World Health Organization (WHO): History, Operations, Jobs, Policies & Objectives etc.

WHO: The World Health Organization (WHO) is a specialized agency of the United Nations liable for international public health. Headquartered in Geneva, Switzerland, it has six regional offices and 150 field offices worldwide. The WHO Constitution states its primary objective as “the attainment by all peoples of the highest possible level of health”. It was established on 7 April 1948, which is celebrated as World Health Day. WHO built the assets, staff, and duties of the League of Nations’ Health Organization and the Office International d’Hygiène Publique, including the International Classification of Diseases (ICD). WHO Full form is World Health Organization.

World Health Organization are approved preferences cover dangerous diseases, especially HIV/AIDS, Ebola, COVID-19, malaria and tuberculosis; non-communicable conditions such as heart disease and cancer; healthy diet, nutrition, food security; occupational health. The WHO depends on donor donations from member states (assessed and voluntary) and private donors for funding. Its total approved budget for 2020–2021 is over $7.2 billion, of which the majority comes from voluntary contributions from member states.

WHO Overview

Here in this section, we are providing a short overview of WHO (World Health Organization). Let’s have a look.

WHOWorld Health Organization
HeadquartersGeneva, Switzerland
TypeUnited Nations specialized agency
Budget$7.96 billion (2020–2021)
Legal StatusActive
Established7 April 1948
Official languagesArabic, Chinese, English, French, Russian and Spanish
HeadTedros Adhanom (Director-General)
Official Website

History of WHO

  • The International Sanitary Conferences (ISC), the first of which was held on 23 June 1851, were a string of conferences that survived until 1938, about 87 years.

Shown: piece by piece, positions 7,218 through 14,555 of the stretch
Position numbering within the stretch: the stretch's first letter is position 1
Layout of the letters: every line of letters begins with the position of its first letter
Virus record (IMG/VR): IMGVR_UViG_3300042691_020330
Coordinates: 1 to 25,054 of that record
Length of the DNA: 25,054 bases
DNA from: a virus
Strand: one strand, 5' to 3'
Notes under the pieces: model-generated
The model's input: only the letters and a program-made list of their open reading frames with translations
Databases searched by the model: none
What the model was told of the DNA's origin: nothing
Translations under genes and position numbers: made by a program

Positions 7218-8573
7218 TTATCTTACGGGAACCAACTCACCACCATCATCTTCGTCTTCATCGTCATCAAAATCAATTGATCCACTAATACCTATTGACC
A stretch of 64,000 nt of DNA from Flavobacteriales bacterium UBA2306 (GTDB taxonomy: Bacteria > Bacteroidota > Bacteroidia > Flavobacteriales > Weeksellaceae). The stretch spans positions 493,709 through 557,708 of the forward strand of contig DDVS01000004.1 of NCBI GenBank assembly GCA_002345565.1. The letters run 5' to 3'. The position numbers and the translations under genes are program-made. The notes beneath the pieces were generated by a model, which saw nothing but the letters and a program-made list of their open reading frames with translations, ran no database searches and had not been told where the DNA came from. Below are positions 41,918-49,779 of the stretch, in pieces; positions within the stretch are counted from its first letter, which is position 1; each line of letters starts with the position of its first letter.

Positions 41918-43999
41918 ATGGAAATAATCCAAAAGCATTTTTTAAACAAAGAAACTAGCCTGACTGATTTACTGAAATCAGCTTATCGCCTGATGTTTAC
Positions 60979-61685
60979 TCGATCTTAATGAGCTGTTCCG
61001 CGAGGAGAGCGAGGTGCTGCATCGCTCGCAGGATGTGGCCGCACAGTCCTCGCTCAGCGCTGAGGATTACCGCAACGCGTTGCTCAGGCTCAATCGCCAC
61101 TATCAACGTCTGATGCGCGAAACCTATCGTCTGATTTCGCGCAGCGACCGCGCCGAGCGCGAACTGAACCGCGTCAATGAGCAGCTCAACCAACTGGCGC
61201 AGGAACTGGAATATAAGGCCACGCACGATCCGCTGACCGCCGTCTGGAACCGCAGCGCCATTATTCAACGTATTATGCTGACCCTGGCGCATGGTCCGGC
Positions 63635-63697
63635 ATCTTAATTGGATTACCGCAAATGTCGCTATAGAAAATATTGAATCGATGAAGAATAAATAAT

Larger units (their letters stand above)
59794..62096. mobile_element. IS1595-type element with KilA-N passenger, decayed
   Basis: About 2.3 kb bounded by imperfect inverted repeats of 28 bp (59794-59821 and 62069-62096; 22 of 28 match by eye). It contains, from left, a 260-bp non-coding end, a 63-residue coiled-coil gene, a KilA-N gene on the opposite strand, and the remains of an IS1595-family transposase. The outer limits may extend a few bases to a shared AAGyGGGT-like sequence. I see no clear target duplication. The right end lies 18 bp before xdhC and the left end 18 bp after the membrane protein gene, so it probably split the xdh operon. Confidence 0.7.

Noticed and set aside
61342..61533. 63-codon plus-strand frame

• The first conference held in Paris was almost solely concerned with cholera, which would remain the disease of primary concern for the ISC for most of the 19th century.
  • A group of 14 conferences that served from 1851 to 1938, the International Sanitary Conferences worked to combat various conditions, including cholera, yellow fever, and the bubonic plague.
  • The conferences were ineffective until the seventh, in 1892, when an International Sanitary Convention dealt with cholera.
  • Five years later, a gathering for the plague continued signed.
  • As a conclusion to the progress of the Conferences, the Pan-American Sanitary Bureau (1902) and the Office International d’Hygiène Publique (1907) was soon established. 
  • When the League of Nations was formed in 1920, they found the Health Organization of the League of Nations. Following World War II, the United Nations incorporated all the other health organizations to form the WHO.

WHO’s general commission involves

  • Supporting universal healthcare.
  • Monitoring public health risks.
  • Coordinating responses to health emergencies.
  • Promoting human health and the whole being.

The operational history of the WHO

1947The WHO established an epidemiological information service via telex.
1950A mass tuberculosis inoculation drive using the BCG vaccine gets underway.
1955The malaria eradication programme was launched, although its objectives were later modified. (In most areas, the programme goals became control instead of eradication.)
1958Viktor Zhdanov, Deputy Minister of Health for the USSR, called on the World Health Assembly to undertake a global initiative to eradicate smallpox, resulting in Resolution WHA11.54.
1965The first report on diabetes mellitus and the creation of the International Agency for Research on Cancer.
1988The Global Polio Eradication Initiative was established.

Policies and objectives